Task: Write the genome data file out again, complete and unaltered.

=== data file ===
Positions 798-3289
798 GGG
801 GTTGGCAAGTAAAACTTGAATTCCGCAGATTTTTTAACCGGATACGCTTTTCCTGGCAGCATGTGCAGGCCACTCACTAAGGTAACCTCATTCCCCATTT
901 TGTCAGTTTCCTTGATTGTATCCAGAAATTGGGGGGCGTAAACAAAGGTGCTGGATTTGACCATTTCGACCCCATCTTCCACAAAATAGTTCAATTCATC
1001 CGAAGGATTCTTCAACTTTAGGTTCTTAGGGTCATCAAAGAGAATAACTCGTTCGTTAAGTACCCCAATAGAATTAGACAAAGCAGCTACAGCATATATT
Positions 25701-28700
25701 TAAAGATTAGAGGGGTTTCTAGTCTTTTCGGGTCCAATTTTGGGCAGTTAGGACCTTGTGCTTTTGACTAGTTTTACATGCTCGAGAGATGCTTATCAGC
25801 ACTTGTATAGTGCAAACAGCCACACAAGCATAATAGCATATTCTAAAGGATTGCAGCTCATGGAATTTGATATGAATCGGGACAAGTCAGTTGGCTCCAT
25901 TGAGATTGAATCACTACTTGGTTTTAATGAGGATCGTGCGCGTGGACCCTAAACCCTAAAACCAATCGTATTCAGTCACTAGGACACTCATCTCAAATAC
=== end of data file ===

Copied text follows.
Positions 798-3289
798 GGG
801 GTTGGCAAGTAAAACTTGAATTCCGCAGATTTTTTAACCGGATACGCTTTTCCTGGCAGCATGTGCAGGCCACTCACTAAGGTAACCTCATTCCCCATTT
901 TGTCAGTTTCCTTGATTGTATCCAGAAATTGGGGGGCGTAAACAAAGGTGCTGGATTTGACCATTTCGACCCCATCTTCCACAAAATAGTTCAATTCATC
1001 CGAAGGATTCTTCAACTTTAGGTTCTTAGGGTCATCAAAGAGAATAACTCGTTCGTTAAGTACCCCAATAGAATTAGACAAAGCAGCTACAGCATATATT
Positions 25701-28700
25701 TAAAGATTAGAGGGGTTTCTAGTCTTTTCGGGTCCAATTTTGGGCAGTTAGGACCTTGTGCTTTTGACTAGTTTTACATGCTCGAGAGATGCTTATCAGC
25801 ACTTGTATAGTGCAAACAGCCACACAAGCATAATAGCATATTCTAAAGGATTGCAGCTCATGGAATTTGATATGAATCGGGACAAGTCAGTTGGCTCCAT
25901 TGAGATTGAATCACTACTTGGTTTTAATGAGGATCGTGCGCGTGGACCCTAAACCCTAAAACCAATCGTATTCAGTCACTAGGACACTCATCTCAAATAC